I checked the National Weather Service forecasts, and they said mostly sunny with a 30% chance of rain after 4 p.m. It looked like the weather would hold, so I encouraged those who were traveling from both coasts and the middle of the United States that it was my best guess and intuition that we'd be able to see the eclipse—despite what some weather forecasts reported.

When we began the morning of April 8th, the skies were nearly all clear. Save for a few high clouds here and there, the day looked promising. Then, at about 11am, a thick band of low clouds manifested seemingly out of nowhere. A steady southeastern breeze pushed moist air over us, and the humidity rose in advance of an upper-level energy system that threatened to trigger afternoon storms. The humidity brought forth the clouds and cloaked our blue sky. However, the weather forecasts predicted the clouds, and by noon (again, as expected), they were gone. What was left were mixed clouds that, while not ideal, were still workable to photograph the sun.

The Eclipse - A Hackberry Farm Photography Workshop Field Report
Clouds shroud the first half of the eclipse.

At 12:25 p.m., the moon eclipsed the first little wedge of the sun. The event began. For the next hour, the moon steadily crept in front of the sun and blocked it from our view at a snail's pace. However, the clouds increased during the same time. The group went from standing around wondering if the clouds would leave to frantically trying to capture an image whenever the clouds moved or thinned enough to see the event.  

At around 1:10pm, the clouds thickened and nearly completely obscured the sun. I look at some of the faces of the participants. They are as uncertain (and dismayed) as I am. It looks like all of the preparation, anticipation, and effort will be thwarted by something as simple as a cloud. The mood was quiet and maybe a bit melancholy.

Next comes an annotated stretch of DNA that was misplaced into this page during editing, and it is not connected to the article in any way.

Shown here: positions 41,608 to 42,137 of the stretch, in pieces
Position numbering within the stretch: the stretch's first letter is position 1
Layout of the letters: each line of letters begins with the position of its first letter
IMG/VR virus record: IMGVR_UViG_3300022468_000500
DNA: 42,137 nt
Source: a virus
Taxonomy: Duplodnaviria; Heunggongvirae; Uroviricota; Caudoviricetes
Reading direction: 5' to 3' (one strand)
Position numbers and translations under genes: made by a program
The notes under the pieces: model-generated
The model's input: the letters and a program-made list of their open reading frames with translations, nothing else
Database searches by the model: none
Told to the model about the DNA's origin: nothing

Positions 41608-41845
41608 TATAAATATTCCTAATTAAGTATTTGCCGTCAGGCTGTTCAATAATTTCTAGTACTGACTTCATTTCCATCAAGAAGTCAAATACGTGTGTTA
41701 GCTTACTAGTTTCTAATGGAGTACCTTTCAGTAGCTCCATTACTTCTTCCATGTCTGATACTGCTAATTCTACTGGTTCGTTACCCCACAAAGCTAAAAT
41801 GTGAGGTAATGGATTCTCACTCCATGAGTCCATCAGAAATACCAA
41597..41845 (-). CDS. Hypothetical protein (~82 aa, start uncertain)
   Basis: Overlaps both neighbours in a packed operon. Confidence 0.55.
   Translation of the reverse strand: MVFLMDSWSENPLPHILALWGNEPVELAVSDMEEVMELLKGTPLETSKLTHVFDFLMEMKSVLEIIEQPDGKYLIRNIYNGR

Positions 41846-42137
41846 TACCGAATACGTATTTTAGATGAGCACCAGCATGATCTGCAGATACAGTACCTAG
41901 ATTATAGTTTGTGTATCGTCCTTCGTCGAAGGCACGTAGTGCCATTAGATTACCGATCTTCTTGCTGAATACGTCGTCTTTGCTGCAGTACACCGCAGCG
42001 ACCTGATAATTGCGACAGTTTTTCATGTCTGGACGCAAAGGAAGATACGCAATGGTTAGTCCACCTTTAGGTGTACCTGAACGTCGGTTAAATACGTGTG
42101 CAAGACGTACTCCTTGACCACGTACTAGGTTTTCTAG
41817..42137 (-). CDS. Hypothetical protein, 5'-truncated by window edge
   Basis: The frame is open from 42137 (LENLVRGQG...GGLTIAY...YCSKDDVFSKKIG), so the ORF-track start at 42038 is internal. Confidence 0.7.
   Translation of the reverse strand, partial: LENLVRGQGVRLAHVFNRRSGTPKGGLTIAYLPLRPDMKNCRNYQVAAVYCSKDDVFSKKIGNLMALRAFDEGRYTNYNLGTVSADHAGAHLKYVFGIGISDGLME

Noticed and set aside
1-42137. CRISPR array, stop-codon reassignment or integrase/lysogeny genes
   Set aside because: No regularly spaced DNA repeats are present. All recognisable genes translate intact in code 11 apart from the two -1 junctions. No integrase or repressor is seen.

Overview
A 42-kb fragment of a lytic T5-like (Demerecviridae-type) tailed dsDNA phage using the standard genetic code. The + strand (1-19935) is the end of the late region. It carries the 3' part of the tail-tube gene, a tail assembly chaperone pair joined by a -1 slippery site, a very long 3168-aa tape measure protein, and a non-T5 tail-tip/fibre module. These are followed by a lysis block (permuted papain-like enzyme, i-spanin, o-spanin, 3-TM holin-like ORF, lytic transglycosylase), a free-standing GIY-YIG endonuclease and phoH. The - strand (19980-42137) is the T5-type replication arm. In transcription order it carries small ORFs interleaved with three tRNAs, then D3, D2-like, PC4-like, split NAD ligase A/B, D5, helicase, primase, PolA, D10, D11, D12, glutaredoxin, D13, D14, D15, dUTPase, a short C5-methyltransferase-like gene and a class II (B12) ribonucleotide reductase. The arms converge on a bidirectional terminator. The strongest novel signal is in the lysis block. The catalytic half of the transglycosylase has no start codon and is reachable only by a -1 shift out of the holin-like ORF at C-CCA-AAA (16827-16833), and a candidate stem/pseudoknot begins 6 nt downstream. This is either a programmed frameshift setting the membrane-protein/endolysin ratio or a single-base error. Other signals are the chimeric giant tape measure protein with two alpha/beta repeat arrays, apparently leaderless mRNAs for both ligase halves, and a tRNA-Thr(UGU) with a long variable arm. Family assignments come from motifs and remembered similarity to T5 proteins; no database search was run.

And then it happened...

At about 1:30 p.m. (ten minutes before totality), the cloud parted over Hackberry Farm, and the sky was almost entirely cloud-free. Sure, there were some scuds here and there, but the area immediately around the sun was clear. In an instant, the mood changed, and cameras clicked once again.

While one person is designated to follow the eclipse phases on her app and announce the upcoming phases to the group, I point out all of the natural changes around us. The first thing I noticed was the birds singing their evening songs. Then, the crickets begin to chirp, followed very shortly by the frogs in the wetland. The natural chorus seemed a bit disconcerting considering the time of day. As it got darker around us, buzzards raced to go to their roost, and the chickens in the yard hunkered down in place.  

"OH, MY!" I hear someone exclaim as the last wedge of light disappears behind the moon.

"IT'S HAPPENING! FILTERS OFF!" I say, and in unison, everyone removes the filters from their lenses. I look around to see if anyone needs any help (they don't), and then I look up. I stand in awe of a celestial event I had only seen in videos and read about in books. I have no words to express what I was feeling inside.